Friday, November 9
Ibrahim Gambari's shuttle diplomacy, U.S. financial sanctions against Burma's army officers, upcoming ASEAN meeting, wholesale gem buyers' boycott of Burma's gems, protests to the junta from ASEAN members and China, continuing unrest among Burmans despite the crackdown, continuing expressions of outrage around the world, disagreement in the junta's ranks over attacks on Burma's monks, and just maybe the junta reading a hint from Sarkozy's threat to withdraw France's Total oil company from Iran -- not by any which way but by combined events and sustained efforts, a breakthrough:
YANGON (Reuters)- Detained Myanmar opposition leader Aung San Suu Kyi thinks there may have been a change of heart within the junta on political reform after September's bloody crackdown on democracy protests, her party said on Friday.
At a two-hour meeting with top members of the National League for Democracy (NLD) -- her first in more than three years -- Suu Kyi said the generals were "serious and really willing to work for national reconciliation", spokesman Nyan Win said.
"She is optimistic," he told reporters at NLD headquarters in Yangon, citing unspecified "practical measures" as reasons to think the military that has ruled for the last 45 years may be willing to consider relaxing its total grip on power.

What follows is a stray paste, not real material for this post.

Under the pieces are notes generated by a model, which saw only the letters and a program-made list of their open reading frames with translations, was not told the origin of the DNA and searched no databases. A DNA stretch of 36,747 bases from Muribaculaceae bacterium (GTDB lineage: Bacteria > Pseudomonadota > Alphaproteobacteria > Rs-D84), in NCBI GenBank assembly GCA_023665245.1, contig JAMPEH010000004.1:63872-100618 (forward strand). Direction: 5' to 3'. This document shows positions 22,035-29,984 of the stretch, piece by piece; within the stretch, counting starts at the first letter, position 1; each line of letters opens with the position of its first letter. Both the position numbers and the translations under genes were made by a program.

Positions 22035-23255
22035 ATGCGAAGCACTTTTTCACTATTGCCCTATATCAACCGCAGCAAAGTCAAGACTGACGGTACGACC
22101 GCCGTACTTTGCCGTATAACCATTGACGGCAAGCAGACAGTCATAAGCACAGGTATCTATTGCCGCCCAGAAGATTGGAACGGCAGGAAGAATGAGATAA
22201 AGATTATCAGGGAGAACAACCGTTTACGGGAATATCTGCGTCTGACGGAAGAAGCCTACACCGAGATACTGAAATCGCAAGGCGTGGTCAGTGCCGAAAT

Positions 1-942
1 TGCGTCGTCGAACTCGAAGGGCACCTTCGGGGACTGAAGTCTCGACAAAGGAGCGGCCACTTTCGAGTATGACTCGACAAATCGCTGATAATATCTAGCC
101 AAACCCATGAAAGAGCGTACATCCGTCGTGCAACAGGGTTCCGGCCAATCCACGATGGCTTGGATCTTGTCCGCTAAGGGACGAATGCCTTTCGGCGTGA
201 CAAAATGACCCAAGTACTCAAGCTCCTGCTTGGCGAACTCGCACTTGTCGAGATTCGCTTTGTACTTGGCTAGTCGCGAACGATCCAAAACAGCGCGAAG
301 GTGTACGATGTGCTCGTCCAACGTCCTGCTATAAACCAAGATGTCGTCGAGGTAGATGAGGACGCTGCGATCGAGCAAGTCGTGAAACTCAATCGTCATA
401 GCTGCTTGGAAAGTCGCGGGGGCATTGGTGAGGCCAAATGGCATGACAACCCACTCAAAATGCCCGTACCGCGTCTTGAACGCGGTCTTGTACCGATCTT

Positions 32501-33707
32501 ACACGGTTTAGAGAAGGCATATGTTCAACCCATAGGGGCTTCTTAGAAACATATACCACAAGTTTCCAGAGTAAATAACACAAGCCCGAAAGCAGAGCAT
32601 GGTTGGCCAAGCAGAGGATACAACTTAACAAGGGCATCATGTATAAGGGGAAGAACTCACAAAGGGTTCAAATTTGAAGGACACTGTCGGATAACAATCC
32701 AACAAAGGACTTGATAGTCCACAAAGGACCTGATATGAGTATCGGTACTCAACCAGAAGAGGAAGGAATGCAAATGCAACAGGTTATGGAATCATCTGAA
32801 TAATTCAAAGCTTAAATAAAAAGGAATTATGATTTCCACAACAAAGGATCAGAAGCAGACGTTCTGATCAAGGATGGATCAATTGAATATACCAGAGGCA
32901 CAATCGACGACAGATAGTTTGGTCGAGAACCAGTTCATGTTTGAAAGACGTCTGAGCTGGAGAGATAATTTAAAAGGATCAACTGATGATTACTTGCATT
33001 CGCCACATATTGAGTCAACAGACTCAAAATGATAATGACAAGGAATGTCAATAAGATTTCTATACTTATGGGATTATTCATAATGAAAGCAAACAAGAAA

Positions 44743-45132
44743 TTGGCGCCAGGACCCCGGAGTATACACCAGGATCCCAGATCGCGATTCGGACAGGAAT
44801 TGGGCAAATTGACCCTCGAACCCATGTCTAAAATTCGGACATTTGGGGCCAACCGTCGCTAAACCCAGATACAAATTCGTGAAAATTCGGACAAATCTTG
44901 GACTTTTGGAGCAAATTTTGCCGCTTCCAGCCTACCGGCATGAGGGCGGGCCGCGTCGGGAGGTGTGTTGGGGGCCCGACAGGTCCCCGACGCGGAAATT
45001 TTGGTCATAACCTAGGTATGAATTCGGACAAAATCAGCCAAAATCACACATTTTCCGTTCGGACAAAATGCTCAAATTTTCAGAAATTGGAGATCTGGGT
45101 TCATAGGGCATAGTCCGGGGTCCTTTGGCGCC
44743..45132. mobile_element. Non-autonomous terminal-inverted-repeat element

However, Nyan Win said Suu Kyi, 62, had also asked for two NLD liaison officers to be appointed, suggesting there was little prospect of the Nobel laureate being released any time soon.
Suu Kyi, who has spent 12 of the last 18 years under house arrest, also had a second meeting on Friday with General Aung Kyi, a go-between appointed as a result of world outrage at September's crackdown, in which at least 10 people were killed.
In a statement released on her behalf by U.N. envoy Ibrahim Gambari after his second visit in a month, Suu Kyi described her initial contact with Aung Kyi as constructive and said she was ready to work with the military to establish proper negotiations.
"In the interest of the nation, I stand ready to cooperate with the government in order to make this process of dialogue a success," she said in her first public comments since her latest period of detention began in May 2003.
A junta statement saying it would "make efforts steadfastly for national reconciliation with the correct cooperation of the U.N. Secretary General" also gave cause for hope, despite the army's litany of broken promises. [...]